Ages ago, I did a short post on Dragons of the World, where I whizzed around the globe, highlighting the different dragons which lived in various parts of the world. This month, I’m going to delve into more depth on the subject. Starting in my home continent of Europe, and travelling east, we shall look, in more detail, at the various kinds of dragon you can expect to find around the world.

Marsupial Dragons

Like much of the other fauna in the Australian outback, the marsupial dragon has a number of very distinct features that are not found in any other dragon off the island. However, they do have scales, and can breath fire, and have a number of feature in common with the dragon, so that there is no question they are dragons.

marsupial dragonThey stand on their two hind legs and have two very short forelimbs, much like a kangaroo, although they stand at 15 to 18 foot high, They have short spines around their head and down their spine, and vestigial wings, which although they cannot fly with, can help them run or bound extraordinary distances, up to 30 feet with one single movement. They come in colours of green or blue, with pale scaled bellies, and, again like the kangaroo, they have a pouch in which they carry their young. Like other dragons, they initially lay eggs, and then deposit the eggs in the pouch, which has a very high temperature for incubation. When they hatch, the baby pushes the shell of the eggs out, and then spends a couple of the pouch as it grows.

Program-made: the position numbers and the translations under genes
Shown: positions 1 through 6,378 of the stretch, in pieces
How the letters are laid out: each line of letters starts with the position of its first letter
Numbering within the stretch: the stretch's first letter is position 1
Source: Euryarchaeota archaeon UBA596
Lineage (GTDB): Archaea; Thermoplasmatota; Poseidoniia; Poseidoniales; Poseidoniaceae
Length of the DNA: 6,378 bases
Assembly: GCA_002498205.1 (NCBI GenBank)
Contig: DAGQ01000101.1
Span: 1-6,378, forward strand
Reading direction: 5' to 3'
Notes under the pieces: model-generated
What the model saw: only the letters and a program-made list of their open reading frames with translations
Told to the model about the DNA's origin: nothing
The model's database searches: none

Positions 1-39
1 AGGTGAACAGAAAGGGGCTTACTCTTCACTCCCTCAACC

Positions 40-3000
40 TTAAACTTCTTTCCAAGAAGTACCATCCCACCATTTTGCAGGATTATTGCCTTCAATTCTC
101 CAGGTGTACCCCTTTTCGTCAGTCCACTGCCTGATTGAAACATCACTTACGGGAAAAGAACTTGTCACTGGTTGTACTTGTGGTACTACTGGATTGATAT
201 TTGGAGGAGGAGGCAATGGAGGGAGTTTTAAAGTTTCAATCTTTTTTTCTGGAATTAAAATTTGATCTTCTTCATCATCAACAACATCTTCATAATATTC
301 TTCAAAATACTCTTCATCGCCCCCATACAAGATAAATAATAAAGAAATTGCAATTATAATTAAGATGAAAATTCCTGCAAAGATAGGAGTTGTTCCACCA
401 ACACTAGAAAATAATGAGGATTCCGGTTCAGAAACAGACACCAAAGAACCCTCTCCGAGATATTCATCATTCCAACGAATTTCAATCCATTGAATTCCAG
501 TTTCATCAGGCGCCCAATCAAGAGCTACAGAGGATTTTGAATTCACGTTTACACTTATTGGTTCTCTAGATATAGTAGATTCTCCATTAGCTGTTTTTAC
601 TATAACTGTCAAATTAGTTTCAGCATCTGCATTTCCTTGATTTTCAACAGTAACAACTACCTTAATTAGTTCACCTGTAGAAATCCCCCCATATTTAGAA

These dragons live all around Australia, but are concentrated in the south east, where there are large eucalyptus forests. They like caves or boulder mounds as their lairs, but only tend to use them at night, and have a habit of sleeping out in the forests during the day, perhaps because they like the warmth of the sun. Typically, they are small pack animals, like lions, where one male will live near or with a small number of females, typically up to six. Although they all posses the same weapons, males will more redily attack than females, using a breath weapon that more resembles heavy smoke than fire, and their short front arms are capable of delivering a hefty punch, if you get near enough to them. The feet are even more dangerous, and can kill with a single kick.

Tasmanian Dragon

Often mistaken for a Koala, this tiny dragon looks more like it has fur than scales from a distance, and it is only when you get close up that you can see the differences – smatterings of scales on flanks and backs, and a long tail. They also have wings, and although these are incapable, they are good for gliding purposes, making travelling between trees easy for these small dragons.

claw marksThey have four limbs, with claw adapted for tree climbing, as they make their lairs in the tops of trees. Whilst they are resident in the tree, they will claw up the bark to make it known to other dragons that they are using this tree. Although these nests are quick and easy to build and can often be changed, especially given the number of forest fires that occur in the outback. The only time a nest will not move is when there are chicks in there, as they do not leave the nest until they are old enough to glide. Interestingly, Tazzy Dragons are some of the only dragons to have live births rather than laying eggs.

The colours of their scales/fur is a yellow-brown hue, and the backs and tails have dark brown stripes which help to camouflage it in the trees.  This also helps with catching meals – by silently gliding down from the treetops, the prey is usually unaware of the Tazzy Dragon until it is too late. They mainly eat other small mammals, possums, wombats, even wallabies on occasion. They have very good sight and hearing, making night-time and daytime hunting possibilities for this creature.

Unfortunately, due to the number of bush fires, and the dwindling numbers of their prey in the wild, this species is thought to be on the decline.

It’s a small continent, but it does have some unusual dragons. Next up in the series, North American dragons.